Magazine article Economic Trends

Some Popular Locales Now Facing Gloomier Labor Market

Magazine article Economic Trends

Some Popular Locales Now Facing Gloomier Labor Market

Article excerpt

05.14.10

While the national employment numbers give the most up to date reading of the employment situation in the nation, they mask a lot of variation in employment conditions at the local labor market level. This variation has increased dramatically during the recent recession.

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The national employment numbers released on May 7, 2010 reveal that while the unemployment rate increased from 9.7 percent in March to 9.9 percent in April, the employment to population ratio increased from 58.6 percent in March to 58.8 percent as well. While the employment to population ratio and the unemployment rate usually move in opposite directions, they can both increase if the number of people employed increases but the size of the labor force increases at a faster rate.

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Simply looking at the national average of the unemployment rate masks the fact that there is a large amount of variation in unemployment rates at the Metropolitan Statistical Area (MSA) level. MSAs are the typical geographical entity that defines a local labor market. As of March (the most recently available month of data at the MSA level), the unemployment rates in MSAs with at least one million people ranged from a low of 6.1 percent in the Oklahoma City MSA to a high of 15.5 percent in the Detroit-Warren-Livonia MSA. A sample of other MSAs--those with the highest and lowest unemployment rates in March of 2010, those with the largest population as of the 2000 Census, and two in the fourth Federal Reserve District--gives an idea of the variation since January 2006.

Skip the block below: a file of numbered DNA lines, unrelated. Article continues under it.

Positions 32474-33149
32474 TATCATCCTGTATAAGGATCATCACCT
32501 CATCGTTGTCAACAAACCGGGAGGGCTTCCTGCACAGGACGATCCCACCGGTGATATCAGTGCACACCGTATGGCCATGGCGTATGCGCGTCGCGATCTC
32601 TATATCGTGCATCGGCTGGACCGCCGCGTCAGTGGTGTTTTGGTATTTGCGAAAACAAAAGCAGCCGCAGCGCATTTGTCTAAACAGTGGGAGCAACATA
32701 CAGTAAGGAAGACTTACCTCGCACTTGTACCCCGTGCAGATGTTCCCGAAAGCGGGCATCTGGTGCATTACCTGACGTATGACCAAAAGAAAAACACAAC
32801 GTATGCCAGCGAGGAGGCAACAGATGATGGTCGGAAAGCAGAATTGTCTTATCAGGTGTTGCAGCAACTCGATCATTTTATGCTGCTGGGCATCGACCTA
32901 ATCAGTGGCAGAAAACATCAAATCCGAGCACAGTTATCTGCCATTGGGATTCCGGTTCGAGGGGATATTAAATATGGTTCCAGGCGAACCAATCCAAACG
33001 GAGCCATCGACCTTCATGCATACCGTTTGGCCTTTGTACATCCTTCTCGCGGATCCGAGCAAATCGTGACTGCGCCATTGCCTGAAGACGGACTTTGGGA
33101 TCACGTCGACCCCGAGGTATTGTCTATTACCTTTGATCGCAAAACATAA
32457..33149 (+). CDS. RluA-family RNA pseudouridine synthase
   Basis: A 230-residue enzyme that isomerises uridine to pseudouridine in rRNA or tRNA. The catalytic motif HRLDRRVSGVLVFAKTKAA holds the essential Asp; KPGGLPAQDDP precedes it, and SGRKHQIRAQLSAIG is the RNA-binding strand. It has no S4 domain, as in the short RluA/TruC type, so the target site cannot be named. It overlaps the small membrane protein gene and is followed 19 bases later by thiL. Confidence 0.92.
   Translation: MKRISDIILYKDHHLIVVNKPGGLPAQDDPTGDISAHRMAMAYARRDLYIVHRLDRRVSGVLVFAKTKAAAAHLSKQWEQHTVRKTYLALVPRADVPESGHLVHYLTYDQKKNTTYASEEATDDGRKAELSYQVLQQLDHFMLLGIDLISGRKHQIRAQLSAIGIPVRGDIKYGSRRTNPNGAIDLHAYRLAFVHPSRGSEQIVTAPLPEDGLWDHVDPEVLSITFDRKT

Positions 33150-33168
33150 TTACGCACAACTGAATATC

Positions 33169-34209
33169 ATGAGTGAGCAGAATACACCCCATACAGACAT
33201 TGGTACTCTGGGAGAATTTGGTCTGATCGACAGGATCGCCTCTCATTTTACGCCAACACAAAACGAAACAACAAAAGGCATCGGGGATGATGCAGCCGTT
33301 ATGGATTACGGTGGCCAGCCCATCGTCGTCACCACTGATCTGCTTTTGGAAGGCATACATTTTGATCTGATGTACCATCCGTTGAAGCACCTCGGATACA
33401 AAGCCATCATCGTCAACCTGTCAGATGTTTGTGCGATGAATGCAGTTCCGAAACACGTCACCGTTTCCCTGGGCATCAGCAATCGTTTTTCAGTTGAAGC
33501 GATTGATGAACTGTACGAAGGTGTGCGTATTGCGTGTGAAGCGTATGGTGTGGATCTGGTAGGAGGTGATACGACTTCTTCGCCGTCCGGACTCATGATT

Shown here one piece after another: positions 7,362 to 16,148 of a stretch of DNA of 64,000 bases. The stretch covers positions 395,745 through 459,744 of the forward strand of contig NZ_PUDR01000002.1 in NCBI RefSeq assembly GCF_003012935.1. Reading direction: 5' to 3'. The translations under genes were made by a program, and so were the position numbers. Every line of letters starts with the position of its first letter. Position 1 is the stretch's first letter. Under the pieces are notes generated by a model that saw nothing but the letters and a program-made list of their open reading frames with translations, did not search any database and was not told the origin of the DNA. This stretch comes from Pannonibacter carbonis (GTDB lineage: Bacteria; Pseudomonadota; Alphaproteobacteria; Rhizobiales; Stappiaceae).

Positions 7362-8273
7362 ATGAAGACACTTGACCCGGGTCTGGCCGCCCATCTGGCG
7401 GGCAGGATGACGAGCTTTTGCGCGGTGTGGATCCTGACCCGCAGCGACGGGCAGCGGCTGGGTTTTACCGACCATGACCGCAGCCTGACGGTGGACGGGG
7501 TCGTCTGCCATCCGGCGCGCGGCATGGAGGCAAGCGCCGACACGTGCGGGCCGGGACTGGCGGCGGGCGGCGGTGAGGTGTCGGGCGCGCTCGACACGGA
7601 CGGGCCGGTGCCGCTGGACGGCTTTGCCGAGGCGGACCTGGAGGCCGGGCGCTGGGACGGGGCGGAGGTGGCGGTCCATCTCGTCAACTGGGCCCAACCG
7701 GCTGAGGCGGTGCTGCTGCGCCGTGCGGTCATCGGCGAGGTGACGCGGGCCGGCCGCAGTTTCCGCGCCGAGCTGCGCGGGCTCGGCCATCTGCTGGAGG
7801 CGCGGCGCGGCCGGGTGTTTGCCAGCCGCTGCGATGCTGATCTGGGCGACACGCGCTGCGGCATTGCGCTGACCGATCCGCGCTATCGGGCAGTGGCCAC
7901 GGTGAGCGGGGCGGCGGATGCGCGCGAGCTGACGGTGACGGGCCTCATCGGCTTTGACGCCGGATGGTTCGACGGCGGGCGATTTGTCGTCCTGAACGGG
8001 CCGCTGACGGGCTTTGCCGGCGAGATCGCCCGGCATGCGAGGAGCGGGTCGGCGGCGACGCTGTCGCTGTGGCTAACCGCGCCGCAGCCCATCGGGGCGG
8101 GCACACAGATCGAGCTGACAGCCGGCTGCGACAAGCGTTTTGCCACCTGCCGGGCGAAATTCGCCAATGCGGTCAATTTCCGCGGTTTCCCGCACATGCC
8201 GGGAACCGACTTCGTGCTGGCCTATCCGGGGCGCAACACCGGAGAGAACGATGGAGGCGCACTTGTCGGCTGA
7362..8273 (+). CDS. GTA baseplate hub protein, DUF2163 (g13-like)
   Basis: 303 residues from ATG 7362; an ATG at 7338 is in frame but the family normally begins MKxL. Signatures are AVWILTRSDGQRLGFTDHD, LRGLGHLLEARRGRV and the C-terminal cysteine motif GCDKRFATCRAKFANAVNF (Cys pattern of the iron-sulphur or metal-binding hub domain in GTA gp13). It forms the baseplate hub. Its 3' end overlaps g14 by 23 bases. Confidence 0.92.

The variation in unemployment rates across MSAs increased markedly beginning around January 2009. This increase is reflected in the entire set of 46 MSAs with a 2000 population above one million. While the mean unemployment rate of that set of MSAs changed from 4.6 percent to 10.0 percent from March 2006 to March 2010, the standard deviation also increased from 0.9 percent to 2.2 percent during that time period. In all MSAs with a population greater than one million, the unemployment rate increased from March 2006 to March 2010. Remarkably, the largest increase (10.2 percent in Riverside-San Bernardino-Ontario) was almost an order of magnitude larger than the smallest increase (1.3 percent in New Orleans- Metairie-Kenner). MSAs in the Fourth District (Pittsburgh, Cleveland, Columbus, and Cincinnati) saw below average increases in the unemployment rate during this period. Thus despite having higher than average unemployment rates before the most recent recession, Fourth District MSAs with populations greater than one million currently have unemployment rates that are average or slightly below average.

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While this may sound like a relative improvement for the region, it is important to consider whether the improvement in Fourth District MSAs unemployment rates relative to other MSAs was achieved through a relative decrease in the number of unemployed people or a relative decrease in the size of the labor force. In fact, the size of the labor force in the Cincinnati, Columbus, and Pittsburgh MSAs grew slightly from January 2006 to March 2010. The size of the labor force in the Cleveland MSA fell, but only slightly. The main reason why the unemployment rate of Fourth District MSAs improved relative to other MSAs over this period is that the number of unemployed people grew at a slower rate in Fourth District MSAs than in many other MSAs. …

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